Since a couple of months, I am carrying a ProfiShark 1G always with me. It’s a small network aggregation TAP that fits into my bag (unlike almost any other TAPs or switches with SPAN functionalities). It runs solely via USB 3.0, hence no additional power supply nor network port on my laptop is required to get it running.
In this post, I’ll give some hints on how to use the ProfiShark 1G with Windows (read: some initial problems I had and how to solve them) as well as some use cases out of my daily work with it.
Some other guys already published a couple of technical blogposts concerning the ProfiShark such as A look at a portable USB3 network TAP and A look at the Profishark 1G+. They all go into detail about the general features of the ProfiShark, so I won’t repeat them here.
Not much to say about the hardware: A tiny box with two network ports (A and B) for using it inline or for capturing dual SPAN, as well as a USB 3.0 port to plug it into your computer. Some LEDs and no DIP switches that could confuse you. However, I am not using the delivered USB and network cables but shorter ones to even save more space within my bag. That is: a 1 meter flat USB 3.0 cable as well as a 1 meter flat (but Cat 6A) network cable. Both fit into the ProfiShark pocket which gives you a single package to carry. Nice.
Driver and Ethernet Adapters
Two small problems I faced during my first weeks with the ProfiShark 1G:
First: For every USB port to which the ProfiShark is connected, a new network card is installed by Windows. Hence I was a bit confused as I plugged it into another USB port and got another “Ethernet 9” or whatever number. The irritating point was that I needed to restart the WinPCAP driver (or reboot the machine) each time a new Ethernet adapter was installed in order to use it in Wireshark. One day I was like “why can’t I see my ProfiShark as I used it just yesterday”, until I saw that I used another USB port. In the following two screenshots you can see that the same ProfiShark is displayed as Ethernet 7 respectively Ethernet 6, dependent on the USB port:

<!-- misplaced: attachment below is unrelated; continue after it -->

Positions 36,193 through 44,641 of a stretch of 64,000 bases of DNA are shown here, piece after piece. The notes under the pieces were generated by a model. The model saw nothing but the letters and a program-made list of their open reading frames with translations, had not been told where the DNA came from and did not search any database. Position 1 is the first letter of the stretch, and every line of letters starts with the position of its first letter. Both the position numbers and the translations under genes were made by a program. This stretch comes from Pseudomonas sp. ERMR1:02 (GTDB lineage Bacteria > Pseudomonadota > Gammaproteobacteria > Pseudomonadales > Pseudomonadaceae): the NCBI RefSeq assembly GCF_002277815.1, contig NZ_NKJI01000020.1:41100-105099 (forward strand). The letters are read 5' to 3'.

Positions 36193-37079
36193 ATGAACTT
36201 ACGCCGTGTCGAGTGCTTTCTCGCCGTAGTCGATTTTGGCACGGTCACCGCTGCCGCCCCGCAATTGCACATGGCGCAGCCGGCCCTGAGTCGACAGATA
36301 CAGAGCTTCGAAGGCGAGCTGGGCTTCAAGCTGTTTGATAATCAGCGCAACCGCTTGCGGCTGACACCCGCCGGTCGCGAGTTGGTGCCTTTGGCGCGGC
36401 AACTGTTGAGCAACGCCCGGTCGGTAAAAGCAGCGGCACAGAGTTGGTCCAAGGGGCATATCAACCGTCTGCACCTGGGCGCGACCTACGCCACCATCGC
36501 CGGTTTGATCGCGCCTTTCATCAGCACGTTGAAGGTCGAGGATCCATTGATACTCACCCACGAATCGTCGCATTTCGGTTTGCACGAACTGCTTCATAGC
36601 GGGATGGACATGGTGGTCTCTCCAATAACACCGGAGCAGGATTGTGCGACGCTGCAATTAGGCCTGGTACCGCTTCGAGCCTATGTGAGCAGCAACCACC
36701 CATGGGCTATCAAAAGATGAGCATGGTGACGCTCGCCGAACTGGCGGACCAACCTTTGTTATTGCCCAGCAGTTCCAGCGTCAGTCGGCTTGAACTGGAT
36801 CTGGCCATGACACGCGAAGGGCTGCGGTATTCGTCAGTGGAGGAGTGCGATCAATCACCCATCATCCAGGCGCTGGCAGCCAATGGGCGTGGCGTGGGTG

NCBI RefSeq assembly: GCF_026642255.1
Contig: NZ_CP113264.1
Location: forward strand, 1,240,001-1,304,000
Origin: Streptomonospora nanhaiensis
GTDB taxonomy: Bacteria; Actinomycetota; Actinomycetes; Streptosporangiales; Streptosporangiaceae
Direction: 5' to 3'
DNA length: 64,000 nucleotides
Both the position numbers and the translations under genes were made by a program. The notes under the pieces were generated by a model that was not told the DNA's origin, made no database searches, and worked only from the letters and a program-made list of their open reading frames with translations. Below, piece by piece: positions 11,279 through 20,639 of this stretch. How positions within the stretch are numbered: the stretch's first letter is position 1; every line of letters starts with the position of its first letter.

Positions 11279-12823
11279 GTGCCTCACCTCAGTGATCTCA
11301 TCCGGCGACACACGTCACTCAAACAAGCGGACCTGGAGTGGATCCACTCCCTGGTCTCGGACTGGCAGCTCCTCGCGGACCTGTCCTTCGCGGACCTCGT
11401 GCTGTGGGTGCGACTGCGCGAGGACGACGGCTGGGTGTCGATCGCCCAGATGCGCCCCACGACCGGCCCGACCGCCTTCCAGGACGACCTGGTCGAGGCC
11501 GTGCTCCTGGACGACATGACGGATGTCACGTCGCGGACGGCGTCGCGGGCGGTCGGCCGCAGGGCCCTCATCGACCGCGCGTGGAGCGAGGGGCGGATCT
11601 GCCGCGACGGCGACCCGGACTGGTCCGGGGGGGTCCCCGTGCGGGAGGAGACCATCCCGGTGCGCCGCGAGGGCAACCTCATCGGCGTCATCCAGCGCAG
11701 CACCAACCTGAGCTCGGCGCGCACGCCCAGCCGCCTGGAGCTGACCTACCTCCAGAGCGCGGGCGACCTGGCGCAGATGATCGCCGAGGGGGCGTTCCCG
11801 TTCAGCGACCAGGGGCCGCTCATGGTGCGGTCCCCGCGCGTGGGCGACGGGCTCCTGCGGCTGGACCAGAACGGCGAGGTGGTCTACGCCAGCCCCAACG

Second: During the initial driver installation from Profitap all protocol checkmarks within the Ethernet adapter are disabled. This is a MUST because otherwise, you get some strange packets in Wireshark since Windows uses the ProfiShark as a “normal” Ethernet adapter. But: As I am using the ProfiShark on different USB ports (which installs more than one adapter, see first point), those checkmarks are NOT disabled by default. You must disable them manually to get rid of some Windows generated packets within the trace files. In other words: I really expected that no single packet is displayed in Wireshark when I am using this TAP. But this was not true until I disabled all checkmarks from the ProfiShark Ethernet adapters. In the following Wireshark screenshot, you can see which packets are “captured” if not all protocols are disabled within the Ethernet section. The other screenshot shows the correctly disabled settings:
Two more hints: I lost some of my ongoing traces as I tried to analyze them in Wireshark while capturing. For some reason, Wireshark crashed and my (unsaved) capture files were lost. Shit. That is: Either don’t touch Wireshark during a packet capture or use the “direct capture” feature within the ProfiShark Manager software. If you’re using the ProfiShark Manager software, keep in mind that all checkboxes react immediately without any further confirmation. Take care especially on the options at Network Ports -> Ports control! If you disable/enable anyone of them while capturing, your ports will probably go down and up again. The “Save” button is just for saving the settings persistently to the flash.
Here are some use cases out of my daily business. All are more or less layer 7 and protocol related. That is, I am not using the additional timestamp dissector from the ProfiShark which gives you an even better time accuracy. I simply don’t need it. And I am not interested in any CRC32 errors as well. I am not troubleshooting layer 1/2/3 issues (as others do) with the TAP but upper-layer problems in one of those generic scenarios:
- When I need to troubleshoot something on a device that has no built-in capturing feature such as printers, VoIP phones, network cameras or any other closed systems.